West Texas Intermediate crude was up 43 cents to $60.63 a barrel.
Brent crude oil futures had risen by 36 cents to $65.70 a barrel, while Under a partial trade agreement announced last week, Washington will reduce some tariffs on Chinese imports in exchange for Chinese purchases of agricultural, manufactured and energy products increasing by about $200 billion over the next two years.
“Oil prices are struggling to extend their gains as investors await further details regarding the U.S.-China ‘Phase One’ trade deal,” said Edward Moya, senior market analyst at OANDA. “Oil should be much higher, but the U.S.-China trade war is far from over.”
The so-called ‘Phase One’ trade deal between both countries has been “absolutely completed”, Larry Kudlow, a top White House adviser said on Monday, adding that U.S. exports to China will double under the agreement.
The agreement is yet to be signed and several Chinese officials told Reuters the wording of the agreement remained a delicate issue, with care was needed to ensure expressions used in text did not re-escalate tensions and deepen differences.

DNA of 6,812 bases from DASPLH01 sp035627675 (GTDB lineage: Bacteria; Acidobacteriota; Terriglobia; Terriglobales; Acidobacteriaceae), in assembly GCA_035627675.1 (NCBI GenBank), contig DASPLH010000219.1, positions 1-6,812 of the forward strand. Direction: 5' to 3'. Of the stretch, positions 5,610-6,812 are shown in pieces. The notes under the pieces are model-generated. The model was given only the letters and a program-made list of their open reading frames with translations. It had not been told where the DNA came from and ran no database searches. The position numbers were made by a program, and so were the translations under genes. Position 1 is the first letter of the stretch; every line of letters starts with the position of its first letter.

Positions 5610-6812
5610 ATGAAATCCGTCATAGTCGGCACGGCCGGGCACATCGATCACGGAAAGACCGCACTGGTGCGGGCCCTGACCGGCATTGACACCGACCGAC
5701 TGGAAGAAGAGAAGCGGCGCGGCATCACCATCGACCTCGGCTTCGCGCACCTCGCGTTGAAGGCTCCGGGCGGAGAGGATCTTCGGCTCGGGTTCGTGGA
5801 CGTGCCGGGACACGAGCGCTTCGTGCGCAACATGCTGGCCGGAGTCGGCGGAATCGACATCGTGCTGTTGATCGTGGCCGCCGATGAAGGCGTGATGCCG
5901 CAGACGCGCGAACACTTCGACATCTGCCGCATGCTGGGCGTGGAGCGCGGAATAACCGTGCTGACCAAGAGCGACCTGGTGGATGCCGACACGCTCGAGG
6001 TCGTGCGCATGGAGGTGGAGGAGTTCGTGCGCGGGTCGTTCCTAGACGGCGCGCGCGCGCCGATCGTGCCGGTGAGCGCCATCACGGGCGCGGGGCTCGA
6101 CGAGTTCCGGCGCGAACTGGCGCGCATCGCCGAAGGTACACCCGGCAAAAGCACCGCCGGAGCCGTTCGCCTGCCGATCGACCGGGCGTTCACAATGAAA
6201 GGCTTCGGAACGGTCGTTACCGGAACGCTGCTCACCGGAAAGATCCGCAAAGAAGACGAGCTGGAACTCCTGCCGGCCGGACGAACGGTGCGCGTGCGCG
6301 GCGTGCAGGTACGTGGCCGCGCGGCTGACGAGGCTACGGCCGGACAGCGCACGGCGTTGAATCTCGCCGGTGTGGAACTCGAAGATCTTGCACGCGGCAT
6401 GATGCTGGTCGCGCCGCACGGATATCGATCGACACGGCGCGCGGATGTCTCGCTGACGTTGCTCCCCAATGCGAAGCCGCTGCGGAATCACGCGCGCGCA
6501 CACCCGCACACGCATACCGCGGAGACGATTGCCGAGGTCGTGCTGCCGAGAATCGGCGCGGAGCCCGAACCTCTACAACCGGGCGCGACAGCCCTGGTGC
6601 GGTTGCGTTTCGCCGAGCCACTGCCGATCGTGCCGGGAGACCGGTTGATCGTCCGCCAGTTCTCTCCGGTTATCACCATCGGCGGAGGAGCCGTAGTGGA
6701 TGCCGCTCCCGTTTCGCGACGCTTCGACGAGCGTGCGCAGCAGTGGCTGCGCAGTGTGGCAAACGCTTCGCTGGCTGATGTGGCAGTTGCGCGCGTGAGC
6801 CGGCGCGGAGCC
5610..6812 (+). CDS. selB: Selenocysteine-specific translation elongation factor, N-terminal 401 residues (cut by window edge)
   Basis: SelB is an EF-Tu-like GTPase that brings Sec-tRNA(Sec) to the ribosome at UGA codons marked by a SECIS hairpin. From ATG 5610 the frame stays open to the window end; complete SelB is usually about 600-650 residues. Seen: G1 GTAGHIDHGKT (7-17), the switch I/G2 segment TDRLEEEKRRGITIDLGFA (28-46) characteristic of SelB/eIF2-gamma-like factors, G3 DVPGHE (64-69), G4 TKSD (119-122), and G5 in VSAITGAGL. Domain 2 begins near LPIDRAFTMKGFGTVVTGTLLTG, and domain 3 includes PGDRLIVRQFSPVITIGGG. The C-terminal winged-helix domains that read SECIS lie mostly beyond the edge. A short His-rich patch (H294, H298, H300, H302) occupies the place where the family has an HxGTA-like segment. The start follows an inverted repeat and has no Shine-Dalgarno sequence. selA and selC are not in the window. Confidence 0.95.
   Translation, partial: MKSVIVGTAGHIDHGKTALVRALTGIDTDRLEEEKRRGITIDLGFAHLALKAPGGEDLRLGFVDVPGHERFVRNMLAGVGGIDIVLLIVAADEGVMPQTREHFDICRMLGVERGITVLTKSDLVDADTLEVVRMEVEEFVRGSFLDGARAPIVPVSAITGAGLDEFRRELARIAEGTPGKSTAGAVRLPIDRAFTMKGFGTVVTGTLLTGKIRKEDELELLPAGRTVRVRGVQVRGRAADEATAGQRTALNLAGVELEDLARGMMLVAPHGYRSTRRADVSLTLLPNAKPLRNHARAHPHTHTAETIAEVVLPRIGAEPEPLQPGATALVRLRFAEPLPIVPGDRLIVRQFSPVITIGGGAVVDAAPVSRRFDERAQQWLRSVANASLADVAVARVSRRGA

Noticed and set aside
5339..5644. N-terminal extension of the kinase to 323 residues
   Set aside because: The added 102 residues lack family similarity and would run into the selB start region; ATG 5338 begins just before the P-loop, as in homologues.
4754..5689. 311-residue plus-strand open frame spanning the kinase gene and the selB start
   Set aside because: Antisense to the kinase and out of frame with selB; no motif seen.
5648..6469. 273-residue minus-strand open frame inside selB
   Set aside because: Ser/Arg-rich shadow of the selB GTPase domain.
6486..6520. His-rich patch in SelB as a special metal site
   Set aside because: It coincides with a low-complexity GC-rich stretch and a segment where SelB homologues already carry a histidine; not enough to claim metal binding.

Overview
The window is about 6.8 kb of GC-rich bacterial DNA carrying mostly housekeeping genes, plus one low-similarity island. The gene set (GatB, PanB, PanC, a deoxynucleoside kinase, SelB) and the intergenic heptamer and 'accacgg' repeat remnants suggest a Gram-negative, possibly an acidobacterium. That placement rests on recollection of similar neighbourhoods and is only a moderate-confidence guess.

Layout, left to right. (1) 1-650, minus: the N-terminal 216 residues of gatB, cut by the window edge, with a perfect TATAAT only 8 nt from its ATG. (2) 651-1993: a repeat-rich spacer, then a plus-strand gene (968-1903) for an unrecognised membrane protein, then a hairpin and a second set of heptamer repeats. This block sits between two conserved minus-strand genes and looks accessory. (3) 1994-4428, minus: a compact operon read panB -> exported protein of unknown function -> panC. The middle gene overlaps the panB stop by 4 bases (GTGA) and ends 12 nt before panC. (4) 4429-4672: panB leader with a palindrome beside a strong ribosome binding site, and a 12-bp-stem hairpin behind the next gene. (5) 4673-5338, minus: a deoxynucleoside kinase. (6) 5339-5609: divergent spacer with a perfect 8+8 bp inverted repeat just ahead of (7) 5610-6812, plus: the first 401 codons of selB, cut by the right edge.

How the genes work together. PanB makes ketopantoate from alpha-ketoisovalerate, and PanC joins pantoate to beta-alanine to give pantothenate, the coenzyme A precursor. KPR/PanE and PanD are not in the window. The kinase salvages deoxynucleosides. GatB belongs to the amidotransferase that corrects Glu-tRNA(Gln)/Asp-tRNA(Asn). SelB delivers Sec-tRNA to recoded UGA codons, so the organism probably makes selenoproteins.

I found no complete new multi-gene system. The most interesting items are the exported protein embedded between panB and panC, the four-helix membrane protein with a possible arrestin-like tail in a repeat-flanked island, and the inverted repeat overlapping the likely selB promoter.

JP Morgan and Goldman Sachs have revised their oil price forecasts for the next year upwards, with an OPEC-led agreement to curb output further dovetailing with the improving trade outlook between the U.S. and China.
Lower supply next year due to a planned cut by the Organization of the Petroleum of Exporting Countries (OPEC) and associated producers like Russia – a grouping known as ‘OPEC+’ – and stronger economic growth expected because of the improved trade outlook between United States and China will combine to tighten the oil supply-demand balance next year, analysts from JP Morgan said.
Oil demand could see further improvements as U.S. President Donald Trump “tries to … ensure the U.S. growth remains robust before voters turn to the polls in November,” said OANDA’s Moya.
Also supporting prices, a preliminary Reuters poll ahead of reports from the American Petroleum Institute (API) and the Energy Information Administration (EIA) showed expectations that U.S. crude oil inventories likely fell last week.
Still, U.S. oil output from seven major shale formations is expected to rise about 29,000 barrels per day (bpd) in January to a record 9.14 million bpd, the EIA said in a monthly forecast on Monday.